View all news

How technology is shaping the future of media

Matthew Postgate, BBC Controller of Research and Development

Matthew Postgate, BBC Controller of Research and Development

Press release issued: 15 October 2013

How technology is shaping the future of media will be discussed by Matthew Postgate, BBC Controller of Research and Development , at the annual Richard Gregory Memorial Lecture, organised by the University of Bristol's Bristol Vision Institute, on Monday 28 October 2013.

Matthew Postgate, BBC Controller of Research and Development (R&D), will give this year’s annual Richard Gregory Memorial Lecture, entitled Better than being there – being there better, on Monday 28 October at 6 pm in the Great Hall, Wills Memorial Building, Queen’s Road, Bristol.  The event is organised by the Bristol Vision Institute(BVI).

Matthew will go on a journey from early crackly, TV screens to the widescreen ultra-high definition smart TVs in people’s living rooms today.  Then, using examples from the current work of the BBC R&D, he will talk about the future of multiple screens, deep immersion and explore what that means for the general public and society.

Professor David Bull, Director of BVI and Professor of Signal Processing, said: “BVI has had a long and successful relationship with the BBC’s R&D and it is a great honour that Matthew, who coincidentally is a Bristol graduate, has agreed to deliver this prestigious lecture. This is the fifth in the series in memory of the great interdisciplinary thinker and vision scientist, Richard Gregory.”

Historically the BBC has led or been involved with many of the advances that have shaped the media landscape.  The corporation has embraced these changes within its enduring mission to Inform, Educate and Entertain.  It is now actively working with emerging technologies to bring ever increasing realism in the images it presents, to give the audience greater control over those images and to augment them to present an experience that is beyond reality.

Admission is free but advance booking is essential via the online form.  For further information about the lecture contact Jen Hawkins at or tel 0117 331 5759.


Further information


Matthew Postgate is a senior technology executive at the BBC responsible for the corporation's internet platform group, its research and development department and the business unit that manages mass participation with BBC programming. He serves on the board of the Future Media division that develops the BBC audience facing digital services and is also a member of the board of the Technology, Distribution and Archive division that provides the corporation's enterprise technology services. In addition Matthew is a director of Youview Ltd; a joint venture between the BBC, ITV, C4, Channel Five, BT, Talk Talk and Arqiva that is developing a next-generation hybrid television platform.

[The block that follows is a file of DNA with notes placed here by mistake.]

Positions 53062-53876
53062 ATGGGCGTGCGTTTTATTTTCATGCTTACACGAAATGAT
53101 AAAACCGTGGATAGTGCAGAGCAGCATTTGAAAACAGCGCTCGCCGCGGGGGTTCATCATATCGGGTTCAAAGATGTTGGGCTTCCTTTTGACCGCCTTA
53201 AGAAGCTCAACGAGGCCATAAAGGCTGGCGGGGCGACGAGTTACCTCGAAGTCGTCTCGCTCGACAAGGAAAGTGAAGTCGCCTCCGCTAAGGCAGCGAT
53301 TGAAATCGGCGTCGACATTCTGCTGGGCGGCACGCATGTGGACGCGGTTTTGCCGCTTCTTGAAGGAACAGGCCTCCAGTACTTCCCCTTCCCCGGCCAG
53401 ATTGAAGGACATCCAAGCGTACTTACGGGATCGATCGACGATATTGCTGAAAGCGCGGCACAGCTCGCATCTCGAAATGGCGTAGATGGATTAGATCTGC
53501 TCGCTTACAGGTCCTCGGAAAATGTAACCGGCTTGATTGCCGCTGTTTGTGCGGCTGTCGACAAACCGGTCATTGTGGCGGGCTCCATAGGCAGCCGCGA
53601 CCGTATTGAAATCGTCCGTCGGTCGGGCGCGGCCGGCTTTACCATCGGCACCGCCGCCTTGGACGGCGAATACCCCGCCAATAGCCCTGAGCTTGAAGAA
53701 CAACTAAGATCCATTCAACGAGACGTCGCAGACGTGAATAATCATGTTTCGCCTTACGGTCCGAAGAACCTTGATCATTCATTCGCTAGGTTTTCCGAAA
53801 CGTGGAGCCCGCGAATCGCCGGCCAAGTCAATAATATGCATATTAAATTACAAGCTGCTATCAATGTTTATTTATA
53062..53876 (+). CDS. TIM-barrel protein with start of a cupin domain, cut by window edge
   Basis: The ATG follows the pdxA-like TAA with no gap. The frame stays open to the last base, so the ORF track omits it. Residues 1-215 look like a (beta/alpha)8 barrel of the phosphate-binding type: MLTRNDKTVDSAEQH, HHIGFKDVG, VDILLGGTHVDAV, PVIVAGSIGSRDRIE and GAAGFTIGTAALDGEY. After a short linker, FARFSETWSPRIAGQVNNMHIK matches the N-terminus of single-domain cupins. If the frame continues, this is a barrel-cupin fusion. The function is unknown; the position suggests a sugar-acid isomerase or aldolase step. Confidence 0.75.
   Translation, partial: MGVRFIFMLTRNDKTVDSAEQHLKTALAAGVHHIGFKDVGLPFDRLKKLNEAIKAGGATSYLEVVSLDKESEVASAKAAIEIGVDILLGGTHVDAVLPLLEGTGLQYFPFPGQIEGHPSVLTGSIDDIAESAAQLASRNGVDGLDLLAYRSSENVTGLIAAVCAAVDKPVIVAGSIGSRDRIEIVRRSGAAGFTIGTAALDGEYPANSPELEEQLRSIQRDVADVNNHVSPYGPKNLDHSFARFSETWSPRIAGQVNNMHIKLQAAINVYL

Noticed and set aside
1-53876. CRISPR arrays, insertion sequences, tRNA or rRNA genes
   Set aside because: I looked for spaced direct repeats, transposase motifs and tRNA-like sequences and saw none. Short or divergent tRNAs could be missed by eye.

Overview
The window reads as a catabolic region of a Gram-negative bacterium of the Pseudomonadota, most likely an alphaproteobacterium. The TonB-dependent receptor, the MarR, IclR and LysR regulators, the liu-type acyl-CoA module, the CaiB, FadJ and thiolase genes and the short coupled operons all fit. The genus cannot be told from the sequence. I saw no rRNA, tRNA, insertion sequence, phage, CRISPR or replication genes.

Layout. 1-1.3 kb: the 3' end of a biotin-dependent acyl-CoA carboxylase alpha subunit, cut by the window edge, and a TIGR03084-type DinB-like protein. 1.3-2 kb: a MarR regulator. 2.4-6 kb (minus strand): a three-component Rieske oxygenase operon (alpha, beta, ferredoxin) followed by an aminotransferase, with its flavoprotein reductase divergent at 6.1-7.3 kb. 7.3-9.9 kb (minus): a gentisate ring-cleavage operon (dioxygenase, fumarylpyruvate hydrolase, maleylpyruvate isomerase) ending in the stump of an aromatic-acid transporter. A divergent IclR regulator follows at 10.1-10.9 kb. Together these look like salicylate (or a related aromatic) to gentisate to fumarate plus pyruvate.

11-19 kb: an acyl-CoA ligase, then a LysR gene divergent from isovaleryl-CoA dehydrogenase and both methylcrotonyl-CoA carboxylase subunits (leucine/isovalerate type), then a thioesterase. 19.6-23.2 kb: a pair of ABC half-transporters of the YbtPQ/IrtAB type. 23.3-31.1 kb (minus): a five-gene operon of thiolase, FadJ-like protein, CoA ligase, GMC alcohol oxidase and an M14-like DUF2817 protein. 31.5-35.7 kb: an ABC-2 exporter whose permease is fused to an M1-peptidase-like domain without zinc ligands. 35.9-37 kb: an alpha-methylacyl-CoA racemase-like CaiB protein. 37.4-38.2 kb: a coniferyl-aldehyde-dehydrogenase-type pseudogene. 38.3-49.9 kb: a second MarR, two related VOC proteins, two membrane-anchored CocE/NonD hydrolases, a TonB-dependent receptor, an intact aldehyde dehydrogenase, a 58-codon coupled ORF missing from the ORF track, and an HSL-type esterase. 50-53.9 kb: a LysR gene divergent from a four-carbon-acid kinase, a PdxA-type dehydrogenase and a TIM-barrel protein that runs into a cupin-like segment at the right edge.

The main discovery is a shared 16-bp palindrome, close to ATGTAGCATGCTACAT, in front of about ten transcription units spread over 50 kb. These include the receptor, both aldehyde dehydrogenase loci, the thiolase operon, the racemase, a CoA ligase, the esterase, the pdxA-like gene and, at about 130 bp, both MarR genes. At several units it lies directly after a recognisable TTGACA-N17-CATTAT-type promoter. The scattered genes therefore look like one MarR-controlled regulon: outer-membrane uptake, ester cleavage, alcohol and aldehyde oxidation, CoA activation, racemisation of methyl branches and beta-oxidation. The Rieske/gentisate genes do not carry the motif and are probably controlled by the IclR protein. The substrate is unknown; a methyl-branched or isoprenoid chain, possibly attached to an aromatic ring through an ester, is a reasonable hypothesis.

Prior to his current role within the organisation Matthew was part of the management team that launched BBC iPlayer and was the Controller of BBC mobile where he was responsible for the corporation's mobile services. Before joining the BBC Matthew worked as a telecommunication consultant, was the director of an internet infrastructure start-up and worked at a digital strategy agency for clients including the Royal Mail, BT, Lloyds TSB, Visa and Qinetiq.

About Bristol Vision Institute (BVI)

Vision science research at the University of Bristol is at the forefront of the study of human and animal vision, artificial vision systems and image analysis. The theme is embodied by the Bristol Vision Institute (BVI), which stimulates interdisciplinary research in science, engineering, arts and medicine across both Bristol universities to promote future development of this field.

BVI brings together engineers and scientists from a range of academic disciplines (from 14 Departments) including electrical and electronic engineering, computer science, biological sciences, experimental psychology, mathematics, biochemistry, anatomy, together with external partners such as the Bristol Eye Hospital, the Bristol Robotics Laboratory and UWE’s Machine Vision Group.

Edit this page